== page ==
Prosopagnosia Disability Essay Example: Inability to Recognize Faces
Prosopagnosia derives from the Greek words prosōpon meaning “face” and agnosia meaning “ignorance”. Prosopagnosia is an impairment that causes the inability to recognize facial identity. This impairment can range from not being able to recognize family members or close friends to themselves. Many people every day have trouble recognizing faces they have seen before but prosopagnosia is much more severe than that. People that suffer from prosopagnosia tend to rely on hair, gait, clothing, and voice to figure out who they are talking to. Prosopagnosia can be caused by lesions in parts of inferior occipital areas, fusiform gyrus and the anterior temporal cortex. There are two types of prosopagnosia: acquired and congenital or developmental.
Cases of acquired prosopagnosia can usually stem from any sort of brain damage. Some of these brain damages may be caused from head trauma, stroke or from a disease. This acquired prosopagnosia results from the damage of the occipito-temporal lobe in the brain. Acquired prosopagnosia is then divided into two more categories: apperceptive and associative. Apperceptive prosopagnosia is used typically to describe cases of acquired prosopagnosia with some of the earliest processes in the face perception system. The brain areas that this usually takes place in is in the right occipital temporal regions. People who suffer from apperceptive prosopagnosia cannot make sense of any face, familiar or unfamiliar. This case also makes it difficult for these people to recognize facial emotion, but they are able to identity people based on clothing, hair, skin color and voice.
On the other hand, associative prosopagnosia is typically used to describe cases of acquired prosopagnosia with spared perceptual processes but impaired links between early face perception processes and the semantic information we keep in our mind about people. The brain areas this usually takes place in is the right anterior temporal regions. People that suffer with this type of acquired prosopagnosia may be able to figure out whether people’s faces are the same or different in photos and may be able to derive age and sex of the face but they would not have any recollection of their name occupation or when they had last saw them. The other type of prosopagnosia that is more common is congenital prosopagnosia. This impairment is lifelong and normally starts at birth or manifests in one’s early childhood. This type of prosopagnosia is not tied into brain damage rather it is suggested that a genetic factor is responsible for the condition. To figure out if this prosopagnosia was hereditary there was a test of 689 students who have developmental prosopagnosia. From thee 689 students, 14 of their family members had prosopagnosia characteristics and in these 14 families at least one another person in the family was affected by prosopagnosia. Although there is so much knowledge about this impairment starts, there is not yet knowledge on how we can cure it.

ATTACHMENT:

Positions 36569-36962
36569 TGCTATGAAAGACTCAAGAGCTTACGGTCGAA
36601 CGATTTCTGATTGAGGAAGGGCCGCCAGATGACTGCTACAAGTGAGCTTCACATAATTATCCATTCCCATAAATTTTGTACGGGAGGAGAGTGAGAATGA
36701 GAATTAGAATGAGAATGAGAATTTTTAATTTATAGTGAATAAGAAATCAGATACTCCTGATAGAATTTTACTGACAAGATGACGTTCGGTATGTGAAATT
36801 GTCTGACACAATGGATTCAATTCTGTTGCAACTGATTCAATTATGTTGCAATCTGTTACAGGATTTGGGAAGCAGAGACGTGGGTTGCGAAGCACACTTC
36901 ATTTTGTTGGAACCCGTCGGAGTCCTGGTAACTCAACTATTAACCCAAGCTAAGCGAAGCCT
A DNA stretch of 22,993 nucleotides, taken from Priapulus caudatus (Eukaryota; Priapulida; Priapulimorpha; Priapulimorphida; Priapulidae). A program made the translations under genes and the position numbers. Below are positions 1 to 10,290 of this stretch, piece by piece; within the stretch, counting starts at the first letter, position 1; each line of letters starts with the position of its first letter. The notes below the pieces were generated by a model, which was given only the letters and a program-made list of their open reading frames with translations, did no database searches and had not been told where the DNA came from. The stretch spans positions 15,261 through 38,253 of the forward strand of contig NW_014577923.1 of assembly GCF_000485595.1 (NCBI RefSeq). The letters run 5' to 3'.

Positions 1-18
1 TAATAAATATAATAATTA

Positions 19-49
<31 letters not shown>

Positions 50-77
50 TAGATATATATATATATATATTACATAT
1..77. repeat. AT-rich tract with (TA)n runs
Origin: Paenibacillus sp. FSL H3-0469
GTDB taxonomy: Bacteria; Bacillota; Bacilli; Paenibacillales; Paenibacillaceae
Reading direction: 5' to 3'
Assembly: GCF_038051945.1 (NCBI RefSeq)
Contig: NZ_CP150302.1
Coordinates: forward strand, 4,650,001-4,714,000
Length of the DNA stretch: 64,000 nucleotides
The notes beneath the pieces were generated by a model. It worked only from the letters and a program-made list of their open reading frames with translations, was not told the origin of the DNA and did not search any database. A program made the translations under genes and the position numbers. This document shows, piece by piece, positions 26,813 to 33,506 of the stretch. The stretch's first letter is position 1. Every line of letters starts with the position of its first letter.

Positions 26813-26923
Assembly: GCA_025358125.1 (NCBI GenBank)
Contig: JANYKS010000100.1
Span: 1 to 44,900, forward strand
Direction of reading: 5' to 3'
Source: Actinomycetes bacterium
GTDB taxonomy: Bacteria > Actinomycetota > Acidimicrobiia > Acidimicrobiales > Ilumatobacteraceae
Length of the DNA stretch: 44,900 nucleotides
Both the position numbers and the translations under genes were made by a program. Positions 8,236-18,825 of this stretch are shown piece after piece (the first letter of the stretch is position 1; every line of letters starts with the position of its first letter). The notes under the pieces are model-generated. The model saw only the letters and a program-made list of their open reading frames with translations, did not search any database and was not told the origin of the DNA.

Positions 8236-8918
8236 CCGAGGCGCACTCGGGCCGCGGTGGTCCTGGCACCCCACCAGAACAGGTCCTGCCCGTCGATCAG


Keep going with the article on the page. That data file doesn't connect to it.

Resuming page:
Although prosopagnosia may be rare in some cases, the impairment is still very relevant. Awareness about the disorder has gotten more and more attention recently. Based on recent studies it is reported that prosopagnosia has a prevalence rate of 2-2.5%. This study indicates that nearly one in 50 people have this impairment. If this condition is so prevalent, who does it affect? Prosopagnosia can affect anyone from young children to adults. A child would be more prone to congenital prosopagnosia. When a child develops prosopagnosia, it is usually a result of genetic mutation or deletion, a prenatal, or brain abnormality or damage. In another case child can develop prosopagnosia because they have autism or Asperger’s syndrome. If a adult develops prosopagnosia is it normally due to some sort of accident or disease. This can range from a stroke to brain trauma.
Not only does prosopagnosia affect the people with the impairment but it also affects those who are in the lives of these people. It is very difficult to help and work with the people you love when they are suffering but there are many ways they can. Some examples of familial impact would be parents, spouses or even just friends. Children can often become clingy and withdrawn from their parents from this condition because it can be scary for them to leave their side. Parents though learn to help their child cope with prosopagnosia. For example, the parent may give visual cues, like a wave, to assure the child that they are there to pick them up from school. However, for adults it might be troublesome to find a spouse due to not being socially confident. Prosopagnosia can really take a toll on these people not only physically but mentally.
Due to no cure for prosopagnosia, these people feel nervous and mentally drained constantly. The only possible way for these people to feel the slightest bit more confident is trying to figure out different strategies to make life easier for themselves. There are no definite psychological factors that help all prosopagnosia patients because everyone is different, and everyone copes differently with situations. One major way people are told to try and deal with this situation is therapy. Different ways of therapy have been tested for years but there isn’t any true improvements to the mental and physical health of people with prosopagnosia.